Clean Your Phone Right Now

Clean Your Phone Right Now

All of us (hopefully) have been religiously washing our hands, each time for 20 seconds. But, what’s the point if you end up touching your filthy phone again?

We touch our phones some 2,617 times a day (yep, that includes every swipe and tap). We take them with us everywhere: Bathrooms, gyms, subways, and buses. They’re like an extra limb or appendage.

My phone is disgusting. If you were to flash a blacklight on it, you’d likely find oil, grease stains, and blood (I cracked it six months ago and it’s cut me several times since then). I’ve had the flu and cold this year, too, and have only cleaned my phone on occasion, using water.

According to Dr. Peter Papadakos, the director of clinical care at the University of Rochester Medical Center, it’s this reason, among others, that we all need to start sanitizing our phones ASAP.

“The screen itself is a harbinger for carrying bacterias and viruses,” he said over the phone. “There have been multiple reports of infections being transmitted by the screens of our phones.”

Flu viruses that are capable of infecting others, for instance, can last on hard surfaces for as long as 24 hours, according to one study. This means anyone who touches your phone in that time could be vulnerable.

“Foot and mouth disease is very rampant in small children at nursery school-age, too,” Papadakos added. “More and more, in daycare centres and nursery schools, people use smart screens to entertain the kids and that screen is passed amongst the kids who are touching their nose, mouth, and the screen ” and infection can spread amongst all the children.”

So how exactly do we clean our expensive smartphones without damaging them forever?

If you have access to one, Papadakos recommends using a particularly high-tech cleaning method: a UV disinfection box you place your phone in, which eliminates germs and electronic devices in seconds. They’re available for purchase on Amazon and they’re becoming more common in public restrooms and universities, he said.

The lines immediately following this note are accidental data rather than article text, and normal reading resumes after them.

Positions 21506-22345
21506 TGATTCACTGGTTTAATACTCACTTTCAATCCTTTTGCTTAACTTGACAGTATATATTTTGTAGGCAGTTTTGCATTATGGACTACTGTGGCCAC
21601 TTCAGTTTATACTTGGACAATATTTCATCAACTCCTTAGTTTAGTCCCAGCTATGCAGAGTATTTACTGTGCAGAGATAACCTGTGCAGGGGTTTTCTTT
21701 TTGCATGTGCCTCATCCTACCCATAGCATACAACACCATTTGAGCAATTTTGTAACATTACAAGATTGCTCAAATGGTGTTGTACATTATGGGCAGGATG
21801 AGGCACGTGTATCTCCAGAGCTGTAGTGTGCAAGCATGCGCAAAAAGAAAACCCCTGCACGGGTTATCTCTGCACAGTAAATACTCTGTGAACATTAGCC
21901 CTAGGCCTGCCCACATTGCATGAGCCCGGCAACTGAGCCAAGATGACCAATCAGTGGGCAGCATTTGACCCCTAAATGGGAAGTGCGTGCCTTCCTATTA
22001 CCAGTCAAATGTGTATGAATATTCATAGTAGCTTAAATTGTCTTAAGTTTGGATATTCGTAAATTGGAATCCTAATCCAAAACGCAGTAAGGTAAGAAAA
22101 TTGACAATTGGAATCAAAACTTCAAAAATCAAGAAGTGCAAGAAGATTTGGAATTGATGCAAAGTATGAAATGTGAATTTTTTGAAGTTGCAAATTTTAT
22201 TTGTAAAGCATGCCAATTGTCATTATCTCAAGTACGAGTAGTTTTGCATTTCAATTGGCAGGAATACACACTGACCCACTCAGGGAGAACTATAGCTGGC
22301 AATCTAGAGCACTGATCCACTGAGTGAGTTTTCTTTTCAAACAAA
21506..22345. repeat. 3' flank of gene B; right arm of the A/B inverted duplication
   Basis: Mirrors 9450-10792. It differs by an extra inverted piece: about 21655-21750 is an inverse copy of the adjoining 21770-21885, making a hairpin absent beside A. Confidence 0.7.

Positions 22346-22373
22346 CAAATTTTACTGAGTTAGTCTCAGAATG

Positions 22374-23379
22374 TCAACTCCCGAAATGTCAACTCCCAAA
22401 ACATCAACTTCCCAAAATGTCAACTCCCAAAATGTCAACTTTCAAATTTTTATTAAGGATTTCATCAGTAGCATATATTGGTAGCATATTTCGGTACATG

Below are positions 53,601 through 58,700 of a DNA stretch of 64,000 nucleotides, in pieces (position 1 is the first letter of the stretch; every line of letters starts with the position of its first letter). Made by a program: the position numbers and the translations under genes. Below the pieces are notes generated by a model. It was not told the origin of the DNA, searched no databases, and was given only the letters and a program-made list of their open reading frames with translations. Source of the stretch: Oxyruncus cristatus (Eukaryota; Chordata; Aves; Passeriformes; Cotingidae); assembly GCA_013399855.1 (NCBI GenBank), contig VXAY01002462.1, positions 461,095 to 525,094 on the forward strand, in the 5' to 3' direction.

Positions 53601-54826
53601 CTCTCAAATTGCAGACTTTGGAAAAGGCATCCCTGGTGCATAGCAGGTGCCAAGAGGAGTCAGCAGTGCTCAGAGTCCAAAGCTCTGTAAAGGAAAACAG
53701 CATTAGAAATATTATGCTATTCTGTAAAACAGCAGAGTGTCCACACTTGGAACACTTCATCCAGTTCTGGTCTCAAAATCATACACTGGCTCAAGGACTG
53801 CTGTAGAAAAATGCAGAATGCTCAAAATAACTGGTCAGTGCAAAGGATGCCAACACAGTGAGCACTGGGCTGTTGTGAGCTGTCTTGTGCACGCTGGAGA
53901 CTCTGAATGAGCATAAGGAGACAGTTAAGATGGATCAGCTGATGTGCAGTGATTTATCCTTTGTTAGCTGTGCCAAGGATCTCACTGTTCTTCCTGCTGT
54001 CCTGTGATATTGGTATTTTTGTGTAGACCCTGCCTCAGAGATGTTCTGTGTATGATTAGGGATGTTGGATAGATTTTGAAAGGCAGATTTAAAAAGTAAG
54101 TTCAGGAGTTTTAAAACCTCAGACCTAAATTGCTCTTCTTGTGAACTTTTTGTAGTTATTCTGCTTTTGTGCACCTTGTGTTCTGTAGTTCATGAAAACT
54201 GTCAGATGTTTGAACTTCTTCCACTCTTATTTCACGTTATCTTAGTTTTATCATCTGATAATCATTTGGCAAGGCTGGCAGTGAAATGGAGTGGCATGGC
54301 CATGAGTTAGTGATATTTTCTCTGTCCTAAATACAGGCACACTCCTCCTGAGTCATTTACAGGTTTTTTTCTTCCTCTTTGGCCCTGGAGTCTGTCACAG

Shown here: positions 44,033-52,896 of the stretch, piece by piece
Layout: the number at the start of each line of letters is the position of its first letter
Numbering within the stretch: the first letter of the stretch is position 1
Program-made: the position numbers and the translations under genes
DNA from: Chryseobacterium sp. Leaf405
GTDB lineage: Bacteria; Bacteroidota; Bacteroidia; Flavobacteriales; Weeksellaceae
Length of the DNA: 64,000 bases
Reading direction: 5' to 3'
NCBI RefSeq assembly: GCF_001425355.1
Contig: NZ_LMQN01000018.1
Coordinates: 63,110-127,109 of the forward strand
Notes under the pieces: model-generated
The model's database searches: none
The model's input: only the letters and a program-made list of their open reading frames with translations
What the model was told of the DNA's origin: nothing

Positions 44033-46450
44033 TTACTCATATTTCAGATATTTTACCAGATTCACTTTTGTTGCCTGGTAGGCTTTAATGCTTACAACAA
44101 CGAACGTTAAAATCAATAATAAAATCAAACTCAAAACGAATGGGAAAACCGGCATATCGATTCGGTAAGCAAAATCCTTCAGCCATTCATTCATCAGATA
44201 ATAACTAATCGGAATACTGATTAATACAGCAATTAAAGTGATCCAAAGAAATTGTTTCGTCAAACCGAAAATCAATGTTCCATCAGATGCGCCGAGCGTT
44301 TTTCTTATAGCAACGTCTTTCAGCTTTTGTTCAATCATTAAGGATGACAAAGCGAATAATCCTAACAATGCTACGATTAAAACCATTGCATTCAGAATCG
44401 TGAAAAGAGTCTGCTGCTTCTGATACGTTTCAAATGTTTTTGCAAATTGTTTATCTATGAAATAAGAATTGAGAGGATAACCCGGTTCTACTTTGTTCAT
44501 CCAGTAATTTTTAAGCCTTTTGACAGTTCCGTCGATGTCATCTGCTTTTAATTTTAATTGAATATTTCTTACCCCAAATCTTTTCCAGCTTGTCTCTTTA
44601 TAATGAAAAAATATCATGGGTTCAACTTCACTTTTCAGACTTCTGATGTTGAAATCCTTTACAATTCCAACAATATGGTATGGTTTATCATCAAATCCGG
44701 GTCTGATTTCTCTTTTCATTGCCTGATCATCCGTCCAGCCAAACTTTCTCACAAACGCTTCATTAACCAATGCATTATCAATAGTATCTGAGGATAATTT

If you’re looking for something a little less high-tech, Apple recommends using a lint-free cloth to clean your iPhone, the kind you receive with a pair of glasses. You can lightly dampen the cloth with a combination of 70 per cent isopropyl alcohol and diluted water in a spray bottle in a 1:1 ratio, according to the New York Times.

Wipe the surface of the phone with the dampened cloth (never spray directly onto the screen), and be careful of openings, so water doesn’t get into the phone. It may be tempting to use an all-purpose antibacterial wipe, but avoid it at all costs, as these can be too abrasive. Papadakos said to avoid the use of products like Clorox wipes, in particular, which has chemicals that can harm the screen itself. 

[referenced url=”” thumb=”×231.jpg” title=”The Self Check-in Screen Is The Most Germ-Infested Part Of The Airport” excerpt=”After a particularly rough battle with the flu earlier this year, I’ve gotten pretty obsessive about watching what I touch in public places. I also carry around antibacterial wipes whenever I fly (a habit I’ve had for years), and immediately wipe down my tray table, seatbelt, and armrest as soon as I take my seat on a plane. As it turns out, I should probably be paying more attention to what I’m touching in the actual airport before I board.”]

And most importantly, how often should you clean your phone? According to Papadakos, any time you cough, really. “We have to think our phone as an extension of ourselves.”

So clean it as often as you would with your hands (and do it now, you’re doing us all a favour).

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